Georgia Bulletin

The Newspaper of the Catholic Archdiocese of Atlanta


Legislative session ends, approved bills await governor’s OK

By ANDREW NELSON, Staff Writer | Published April 16, 2015

ATLANTA—The 40-day session of the Georgia General Assembly ended in the first week of April, and some of the legislative priorities of the Georgia Catholic Conference now await Gov. Nathan Deal’s signature. He can sign or veto bills in the 40 days following the close of the session.

The top legislation passed that had been supported by the public policy arm of the Catholic Church in Georgia had to do with long-awaited help for families and children. Children with autism spectrum disorder will be helped with mandated insurance coverage for testing and treatment. Another key issue provides a “safe harbor” and funding for victims of human trafficking.

The controversial Religious Freedom Restoration Act stalled in the House, after passage in the Senate.

Mandated autism coverage

The bill to aid children diagnosed with autism should provide relief to families with expensive bills, in addition to helping a youngster get a better chance of independent living later in life.

“Early intervention is everything in the life of a child. It is such a huge thing,” said Maggie Rousseau, director of the archdiocesan Disabilities Ministries. “We’re doing what’s important for that individual.”

Lawmakers compromised on the insurance mandate. The final bill limits coverage to children 6 years or younger. Payments will be capped at $30,000 a year.

Companies with 10 employees or fewer are exempt. Insurance companies will not be required to offer autism coverage if they can demonstrate it would increase the costs of premiums by more than 1 percent.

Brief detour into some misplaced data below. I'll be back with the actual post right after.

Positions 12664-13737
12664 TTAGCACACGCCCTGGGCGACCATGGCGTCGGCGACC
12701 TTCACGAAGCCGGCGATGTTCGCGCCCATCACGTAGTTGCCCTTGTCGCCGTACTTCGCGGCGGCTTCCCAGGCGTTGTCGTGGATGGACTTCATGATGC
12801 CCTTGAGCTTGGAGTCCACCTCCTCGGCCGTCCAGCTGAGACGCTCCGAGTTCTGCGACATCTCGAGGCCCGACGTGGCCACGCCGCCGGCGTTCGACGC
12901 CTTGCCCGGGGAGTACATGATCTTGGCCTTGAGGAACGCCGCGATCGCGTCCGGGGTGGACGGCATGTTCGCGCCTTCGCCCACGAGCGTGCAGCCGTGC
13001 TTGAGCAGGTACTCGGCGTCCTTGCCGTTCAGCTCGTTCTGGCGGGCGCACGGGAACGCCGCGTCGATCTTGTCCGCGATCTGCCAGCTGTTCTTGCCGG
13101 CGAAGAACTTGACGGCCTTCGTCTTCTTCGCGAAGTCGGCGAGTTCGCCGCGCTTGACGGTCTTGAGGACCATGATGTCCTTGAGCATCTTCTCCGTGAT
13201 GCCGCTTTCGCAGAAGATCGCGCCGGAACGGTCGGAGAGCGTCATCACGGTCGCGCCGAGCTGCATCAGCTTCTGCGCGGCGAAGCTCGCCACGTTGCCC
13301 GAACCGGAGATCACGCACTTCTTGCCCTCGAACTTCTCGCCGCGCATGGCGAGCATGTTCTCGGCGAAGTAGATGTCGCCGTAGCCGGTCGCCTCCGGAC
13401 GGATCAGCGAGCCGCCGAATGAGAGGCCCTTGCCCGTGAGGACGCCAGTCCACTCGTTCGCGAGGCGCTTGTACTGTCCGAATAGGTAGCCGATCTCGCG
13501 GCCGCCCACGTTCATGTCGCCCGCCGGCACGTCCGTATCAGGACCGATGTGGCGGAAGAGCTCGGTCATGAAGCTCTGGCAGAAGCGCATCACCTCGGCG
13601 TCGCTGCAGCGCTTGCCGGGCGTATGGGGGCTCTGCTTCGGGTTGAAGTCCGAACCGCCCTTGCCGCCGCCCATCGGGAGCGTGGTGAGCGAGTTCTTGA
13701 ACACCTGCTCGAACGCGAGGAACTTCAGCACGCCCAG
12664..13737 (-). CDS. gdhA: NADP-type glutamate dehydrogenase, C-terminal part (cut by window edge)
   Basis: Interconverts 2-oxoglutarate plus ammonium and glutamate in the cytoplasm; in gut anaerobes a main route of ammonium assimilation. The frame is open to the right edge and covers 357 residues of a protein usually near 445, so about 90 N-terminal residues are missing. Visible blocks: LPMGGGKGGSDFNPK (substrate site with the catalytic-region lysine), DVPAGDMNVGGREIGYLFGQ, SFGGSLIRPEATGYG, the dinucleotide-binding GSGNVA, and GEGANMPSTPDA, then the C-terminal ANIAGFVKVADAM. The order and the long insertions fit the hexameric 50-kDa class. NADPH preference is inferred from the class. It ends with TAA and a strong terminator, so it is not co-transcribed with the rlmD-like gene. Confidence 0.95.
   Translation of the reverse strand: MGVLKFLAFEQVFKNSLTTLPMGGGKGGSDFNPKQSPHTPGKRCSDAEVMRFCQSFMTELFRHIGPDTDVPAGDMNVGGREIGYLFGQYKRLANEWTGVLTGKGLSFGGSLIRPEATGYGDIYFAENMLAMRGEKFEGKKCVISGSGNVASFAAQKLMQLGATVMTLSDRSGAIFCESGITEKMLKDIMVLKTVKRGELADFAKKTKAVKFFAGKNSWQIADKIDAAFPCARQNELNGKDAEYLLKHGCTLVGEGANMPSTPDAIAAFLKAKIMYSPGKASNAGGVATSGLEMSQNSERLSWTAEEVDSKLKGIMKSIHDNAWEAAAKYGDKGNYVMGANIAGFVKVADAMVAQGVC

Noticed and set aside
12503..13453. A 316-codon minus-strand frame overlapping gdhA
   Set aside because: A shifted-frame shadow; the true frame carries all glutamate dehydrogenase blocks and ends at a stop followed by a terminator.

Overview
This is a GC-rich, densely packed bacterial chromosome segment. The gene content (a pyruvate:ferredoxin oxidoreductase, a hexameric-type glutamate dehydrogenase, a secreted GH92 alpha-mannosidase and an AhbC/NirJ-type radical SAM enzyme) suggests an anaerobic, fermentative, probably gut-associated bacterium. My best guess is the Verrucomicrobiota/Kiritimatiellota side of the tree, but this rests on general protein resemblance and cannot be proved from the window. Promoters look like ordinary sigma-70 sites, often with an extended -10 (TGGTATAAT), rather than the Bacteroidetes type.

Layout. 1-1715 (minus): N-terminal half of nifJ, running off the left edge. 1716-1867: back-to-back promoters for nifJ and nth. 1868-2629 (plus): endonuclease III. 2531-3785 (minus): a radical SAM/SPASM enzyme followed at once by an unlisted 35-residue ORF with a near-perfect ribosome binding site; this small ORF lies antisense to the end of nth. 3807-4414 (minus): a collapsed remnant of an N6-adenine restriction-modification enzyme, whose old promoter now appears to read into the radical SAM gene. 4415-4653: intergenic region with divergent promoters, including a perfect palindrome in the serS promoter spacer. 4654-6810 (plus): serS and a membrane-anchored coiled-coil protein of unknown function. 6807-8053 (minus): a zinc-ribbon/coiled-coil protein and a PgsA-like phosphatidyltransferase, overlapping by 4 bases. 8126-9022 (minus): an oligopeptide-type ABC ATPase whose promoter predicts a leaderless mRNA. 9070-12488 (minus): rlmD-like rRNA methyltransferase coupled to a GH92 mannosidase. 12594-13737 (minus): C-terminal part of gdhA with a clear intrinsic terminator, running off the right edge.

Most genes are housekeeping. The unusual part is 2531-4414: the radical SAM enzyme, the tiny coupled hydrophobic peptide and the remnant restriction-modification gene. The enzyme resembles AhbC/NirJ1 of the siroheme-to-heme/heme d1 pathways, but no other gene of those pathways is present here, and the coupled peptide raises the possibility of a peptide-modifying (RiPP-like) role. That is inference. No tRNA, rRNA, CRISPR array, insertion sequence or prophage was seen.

One in every 68 children will suffer from some form of autism spectrum disorder. Advocates said the measure gives children with autism a chance to lead independent lives and potentially saves millions of dollars for expensive institutional care later in life.

The measure was important to Catholic advocates. Rousseau testified before lawmakers in 2014 when the measure failed. This year, the bill was highlighted for special attention during Catholic Day at the Capitol.

The disability community is excited for parents who will for the first time be able to benefit from this, Rousseau said. A key feature is the treatment will help train parents on how to better work with their child, she said.

Funding to help children who have been sexually exploited

The Safe Harbor for Sexually Exploited Children Fund and Commission mandate is to protect and provide resources for children who have been sexually exploited.

According to the bill, the commission will be authorized to spend tax dollars to provide care, rehabilitative services, housing, health services, and social services for victims under the age of 18.

Lawmakers authorized starting the Safe Harbor for Sexually Exploited Children Fund and Commission. Georgia residents in November 2016 will vote on whether to change the state constitution to ensure the commission’s permanent funding through a court fee on persons convicted of specific sex-based crimes and a 1 percent assessment on gross receipts of adult entertainment facilities.

On the death penalty, lawmakers approved a Senate bill that narrowly provides information from Parole Board records about its decisions to both the victims’ families and the applicants for parole. The public should have more information about the decisions of the board in commuting or preserving death sentences.

Next session will address RFRA

The Religious Freedom Restoration Act will return to center stage in the next legislative session, said Frank Mulcahy, executive director of the Georgia Catholic Conference.

He said the Catholic bishops of Georgia support the measure, as long as it does not pave the way to discriminate against people. Catholic leaders support the bill, he added, as a way to ensure religious believers can get a day in court to contest laws they believe substantially impinge on their faith. After the fallout facing Indiana and Arkansas this spring, Mulcahy said next term he expects Gov. Deal to help a bill to include an anti-discrimination measure.



To learn more about the Georgia Catholic Conference, which is under the direction of the Catholic bishops of Georgia, please visit the website at